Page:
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Chapter: Aquaculture Principles and Practices: Selection of Species for Culture

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Common aquaculture species

As mentioned, there are several species of finfish, shellfish and plants that are used in experimental or commercial aquaculture.

Common aquaculture species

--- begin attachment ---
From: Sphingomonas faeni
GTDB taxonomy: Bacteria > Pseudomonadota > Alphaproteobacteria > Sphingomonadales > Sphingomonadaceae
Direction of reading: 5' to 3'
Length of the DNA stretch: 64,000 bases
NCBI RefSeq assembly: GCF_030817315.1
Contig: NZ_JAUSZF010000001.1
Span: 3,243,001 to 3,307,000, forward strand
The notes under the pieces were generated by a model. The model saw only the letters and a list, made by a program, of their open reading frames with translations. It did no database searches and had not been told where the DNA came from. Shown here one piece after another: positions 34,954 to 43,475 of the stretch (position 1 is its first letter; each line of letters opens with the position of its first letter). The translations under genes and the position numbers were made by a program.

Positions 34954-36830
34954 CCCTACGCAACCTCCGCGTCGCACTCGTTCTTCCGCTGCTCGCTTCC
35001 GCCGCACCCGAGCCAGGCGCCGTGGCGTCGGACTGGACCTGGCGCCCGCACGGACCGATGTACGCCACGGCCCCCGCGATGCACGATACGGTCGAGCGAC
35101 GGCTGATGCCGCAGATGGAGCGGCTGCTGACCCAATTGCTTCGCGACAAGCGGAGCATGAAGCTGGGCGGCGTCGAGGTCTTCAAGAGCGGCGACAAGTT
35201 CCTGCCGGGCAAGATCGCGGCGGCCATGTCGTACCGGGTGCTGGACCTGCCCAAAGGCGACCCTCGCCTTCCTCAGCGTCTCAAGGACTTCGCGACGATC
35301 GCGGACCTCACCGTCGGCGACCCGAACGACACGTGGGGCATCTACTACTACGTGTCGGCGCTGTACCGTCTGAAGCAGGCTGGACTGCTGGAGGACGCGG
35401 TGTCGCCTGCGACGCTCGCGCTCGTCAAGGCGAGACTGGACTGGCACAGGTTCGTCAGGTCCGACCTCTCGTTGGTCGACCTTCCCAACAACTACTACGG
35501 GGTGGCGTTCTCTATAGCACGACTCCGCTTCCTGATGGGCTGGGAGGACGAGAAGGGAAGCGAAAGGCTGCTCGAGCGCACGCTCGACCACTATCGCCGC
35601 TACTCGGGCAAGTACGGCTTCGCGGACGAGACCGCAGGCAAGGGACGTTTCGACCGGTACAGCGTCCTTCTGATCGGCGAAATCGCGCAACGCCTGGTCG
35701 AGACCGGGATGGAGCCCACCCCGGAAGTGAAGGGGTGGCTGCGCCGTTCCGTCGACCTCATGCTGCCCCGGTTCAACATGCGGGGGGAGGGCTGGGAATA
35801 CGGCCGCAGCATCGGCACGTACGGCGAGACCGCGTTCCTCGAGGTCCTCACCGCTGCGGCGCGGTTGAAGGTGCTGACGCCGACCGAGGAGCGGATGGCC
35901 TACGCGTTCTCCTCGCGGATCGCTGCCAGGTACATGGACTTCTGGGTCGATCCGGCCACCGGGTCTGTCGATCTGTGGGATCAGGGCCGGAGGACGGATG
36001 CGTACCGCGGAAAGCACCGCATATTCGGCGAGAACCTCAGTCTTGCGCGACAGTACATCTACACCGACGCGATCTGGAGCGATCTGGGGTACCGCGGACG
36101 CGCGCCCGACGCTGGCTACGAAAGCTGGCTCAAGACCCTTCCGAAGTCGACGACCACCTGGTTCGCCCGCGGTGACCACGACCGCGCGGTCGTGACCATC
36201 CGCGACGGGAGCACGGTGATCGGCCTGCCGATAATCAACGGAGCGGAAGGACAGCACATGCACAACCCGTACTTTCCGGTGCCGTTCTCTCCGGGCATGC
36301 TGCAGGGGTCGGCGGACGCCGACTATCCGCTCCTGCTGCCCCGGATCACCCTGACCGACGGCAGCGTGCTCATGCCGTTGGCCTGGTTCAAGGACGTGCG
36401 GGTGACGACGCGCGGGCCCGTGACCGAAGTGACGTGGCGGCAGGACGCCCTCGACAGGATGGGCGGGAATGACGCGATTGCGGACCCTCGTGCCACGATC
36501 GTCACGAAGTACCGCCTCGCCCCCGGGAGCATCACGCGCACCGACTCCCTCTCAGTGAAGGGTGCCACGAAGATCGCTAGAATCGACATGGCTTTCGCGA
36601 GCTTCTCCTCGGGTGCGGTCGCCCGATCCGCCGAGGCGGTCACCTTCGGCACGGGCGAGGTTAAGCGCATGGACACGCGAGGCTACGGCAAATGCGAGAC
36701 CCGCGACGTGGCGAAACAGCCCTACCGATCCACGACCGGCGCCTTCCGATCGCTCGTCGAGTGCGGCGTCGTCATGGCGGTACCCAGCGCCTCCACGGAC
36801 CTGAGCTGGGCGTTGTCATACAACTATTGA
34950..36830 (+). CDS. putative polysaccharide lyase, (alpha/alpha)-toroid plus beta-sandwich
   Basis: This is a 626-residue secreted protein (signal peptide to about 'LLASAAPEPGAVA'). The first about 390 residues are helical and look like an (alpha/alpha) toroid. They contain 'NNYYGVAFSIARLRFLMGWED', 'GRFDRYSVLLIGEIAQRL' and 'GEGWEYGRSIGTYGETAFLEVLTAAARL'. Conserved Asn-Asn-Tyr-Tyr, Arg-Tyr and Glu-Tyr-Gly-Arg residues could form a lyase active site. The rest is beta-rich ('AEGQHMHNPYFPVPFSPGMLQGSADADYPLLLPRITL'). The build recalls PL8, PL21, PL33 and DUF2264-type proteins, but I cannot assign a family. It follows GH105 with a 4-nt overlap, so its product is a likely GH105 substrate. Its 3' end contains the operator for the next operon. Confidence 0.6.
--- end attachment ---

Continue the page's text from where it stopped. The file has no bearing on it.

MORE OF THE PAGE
As mentioned, there are several species of finfish, shellfish and plants that are used in experimental or commercial aquaculture. Several new species including unconventional members are being recruited to aquaculture recently, as signified bythe increasing list of producer species in annual production reports. Besides the conventional categories, for example, the production data for 1999 show that 19371 tons of tunicates and 86389 tons of turtles were produced through aquaculture. The interest in inducting more aquatic species into farming is increasing, as is evident from the trends in several countries (EAS, 2001). However, the bulk of present-day production is based on a smaller number of species (see Table 2.2). The more important of them are listed below, along with species for which appreciable progress has been made in developing culture technologies. The list is not claimed to be exhaustive and is based on gross evaluations as it was found not feasible to use precise criteria. The list of farmed aquatic organisms presented here is based on species listings in FAO aquaculture production statistics for the year 2000 (FAO, 2002). It should be noted that besides finfishes, crustaceans and molluscs the list includes amphibians (frogs) and reptiles (turtles, but not crocodiles) and a single ascidian, as given in the FAO report.


















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